Emily will play with this toy quite a lot but she will only play with the toy for about 10 minutes at a time before she gets bored with it so for all it is entertaining it doesn't really hold her attention. I find the toy pretty annoying as the voice for speaking and singing is so high pitched and the toy is so repetitive. I would rate this toy 4 stars as I find some of the animal sounds too obscure and the fact that the toy asks questions but doesn't actually give the answers is really poor but other than that Emily enjoys the toy which is the main thing that counts really.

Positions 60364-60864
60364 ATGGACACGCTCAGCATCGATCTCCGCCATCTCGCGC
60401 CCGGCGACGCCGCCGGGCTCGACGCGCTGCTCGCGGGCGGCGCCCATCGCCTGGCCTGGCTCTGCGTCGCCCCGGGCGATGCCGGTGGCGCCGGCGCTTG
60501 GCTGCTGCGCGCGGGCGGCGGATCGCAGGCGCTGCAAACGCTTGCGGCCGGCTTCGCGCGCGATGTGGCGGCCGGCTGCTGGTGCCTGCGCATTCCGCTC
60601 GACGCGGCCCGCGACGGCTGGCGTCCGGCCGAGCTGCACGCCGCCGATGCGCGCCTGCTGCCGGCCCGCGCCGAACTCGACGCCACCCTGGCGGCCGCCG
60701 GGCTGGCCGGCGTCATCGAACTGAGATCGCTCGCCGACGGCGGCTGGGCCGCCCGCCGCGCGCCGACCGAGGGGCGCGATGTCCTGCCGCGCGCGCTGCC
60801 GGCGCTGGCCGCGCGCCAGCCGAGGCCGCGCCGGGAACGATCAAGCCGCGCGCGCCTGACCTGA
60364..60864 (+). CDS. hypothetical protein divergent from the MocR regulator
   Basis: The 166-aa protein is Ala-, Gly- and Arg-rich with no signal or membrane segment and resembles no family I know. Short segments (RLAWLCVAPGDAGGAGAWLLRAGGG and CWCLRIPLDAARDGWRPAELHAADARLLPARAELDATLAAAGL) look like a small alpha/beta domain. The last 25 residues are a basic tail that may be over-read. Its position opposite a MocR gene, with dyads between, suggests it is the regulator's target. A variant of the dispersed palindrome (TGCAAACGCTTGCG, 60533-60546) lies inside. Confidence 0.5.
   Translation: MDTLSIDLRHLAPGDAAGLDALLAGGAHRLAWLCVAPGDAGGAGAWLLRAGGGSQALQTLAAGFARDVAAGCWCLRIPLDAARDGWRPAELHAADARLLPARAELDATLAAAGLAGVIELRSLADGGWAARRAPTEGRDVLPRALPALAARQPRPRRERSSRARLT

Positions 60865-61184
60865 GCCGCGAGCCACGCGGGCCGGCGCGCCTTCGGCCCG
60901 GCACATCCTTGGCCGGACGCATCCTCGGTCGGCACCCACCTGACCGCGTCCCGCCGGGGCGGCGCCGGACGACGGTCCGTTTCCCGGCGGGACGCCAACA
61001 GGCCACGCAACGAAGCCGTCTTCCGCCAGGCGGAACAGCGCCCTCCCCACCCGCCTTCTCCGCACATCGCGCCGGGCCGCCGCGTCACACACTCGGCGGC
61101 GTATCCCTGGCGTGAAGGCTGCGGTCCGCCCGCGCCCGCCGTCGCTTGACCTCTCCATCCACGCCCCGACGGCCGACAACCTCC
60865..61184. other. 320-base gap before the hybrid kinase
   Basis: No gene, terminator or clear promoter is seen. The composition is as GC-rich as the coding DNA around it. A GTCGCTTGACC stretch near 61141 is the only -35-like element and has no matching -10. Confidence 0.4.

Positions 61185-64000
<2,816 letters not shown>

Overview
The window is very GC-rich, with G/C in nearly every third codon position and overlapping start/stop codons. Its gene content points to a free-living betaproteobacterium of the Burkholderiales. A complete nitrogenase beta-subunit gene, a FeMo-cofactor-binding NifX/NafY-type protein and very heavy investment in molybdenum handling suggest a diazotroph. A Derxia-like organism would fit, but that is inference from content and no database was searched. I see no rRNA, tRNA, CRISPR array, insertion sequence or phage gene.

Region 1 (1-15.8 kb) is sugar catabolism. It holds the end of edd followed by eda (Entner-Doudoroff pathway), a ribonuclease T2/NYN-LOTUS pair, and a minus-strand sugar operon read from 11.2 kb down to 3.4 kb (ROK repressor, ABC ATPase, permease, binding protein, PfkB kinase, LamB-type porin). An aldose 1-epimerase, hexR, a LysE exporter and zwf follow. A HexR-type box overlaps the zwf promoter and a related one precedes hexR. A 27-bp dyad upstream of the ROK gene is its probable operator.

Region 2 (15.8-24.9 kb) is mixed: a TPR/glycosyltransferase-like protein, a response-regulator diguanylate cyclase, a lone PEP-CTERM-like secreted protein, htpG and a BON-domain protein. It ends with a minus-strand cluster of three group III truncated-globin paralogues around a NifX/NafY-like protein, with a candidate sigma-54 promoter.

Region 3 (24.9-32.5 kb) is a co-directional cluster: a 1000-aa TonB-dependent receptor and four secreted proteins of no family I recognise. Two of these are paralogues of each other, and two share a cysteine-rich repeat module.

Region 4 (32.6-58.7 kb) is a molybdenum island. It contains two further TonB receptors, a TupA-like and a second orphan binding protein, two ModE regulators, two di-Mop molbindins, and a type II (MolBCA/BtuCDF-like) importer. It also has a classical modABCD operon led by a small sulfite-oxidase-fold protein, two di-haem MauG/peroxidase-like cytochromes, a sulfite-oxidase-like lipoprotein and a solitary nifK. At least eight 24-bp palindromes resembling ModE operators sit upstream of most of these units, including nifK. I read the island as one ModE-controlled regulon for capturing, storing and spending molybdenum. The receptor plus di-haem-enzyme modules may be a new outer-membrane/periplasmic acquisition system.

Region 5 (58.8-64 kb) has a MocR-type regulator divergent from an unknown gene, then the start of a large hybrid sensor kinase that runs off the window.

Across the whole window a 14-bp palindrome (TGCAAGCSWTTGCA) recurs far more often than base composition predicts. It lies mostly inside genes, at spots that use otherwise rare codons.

Over the last few months I have been looking after my niece (18 months old) regularly each week, but as my girls are nearly 5 and 7, I didn't have any age appropriate toys for her to play with and on one occasion when I found her trying to eat a Barbie (!) I decided to invest in a few toys that were hers and hers alone at my house! I didn't want to spend a fortune but I wanted a few different toys that she could play with on her regular visits to my house. When my girls were younger I was always happy with the Leapfrog range so when I saw the Spinimals toy at the really great price of £12 on Amazon I bought it for her. I specifically looked for toys that my girls hadn't had when they were little as I hate repeat buying something that I know we have already bought once! I hadn't even seen this before so I didn't know what to expect.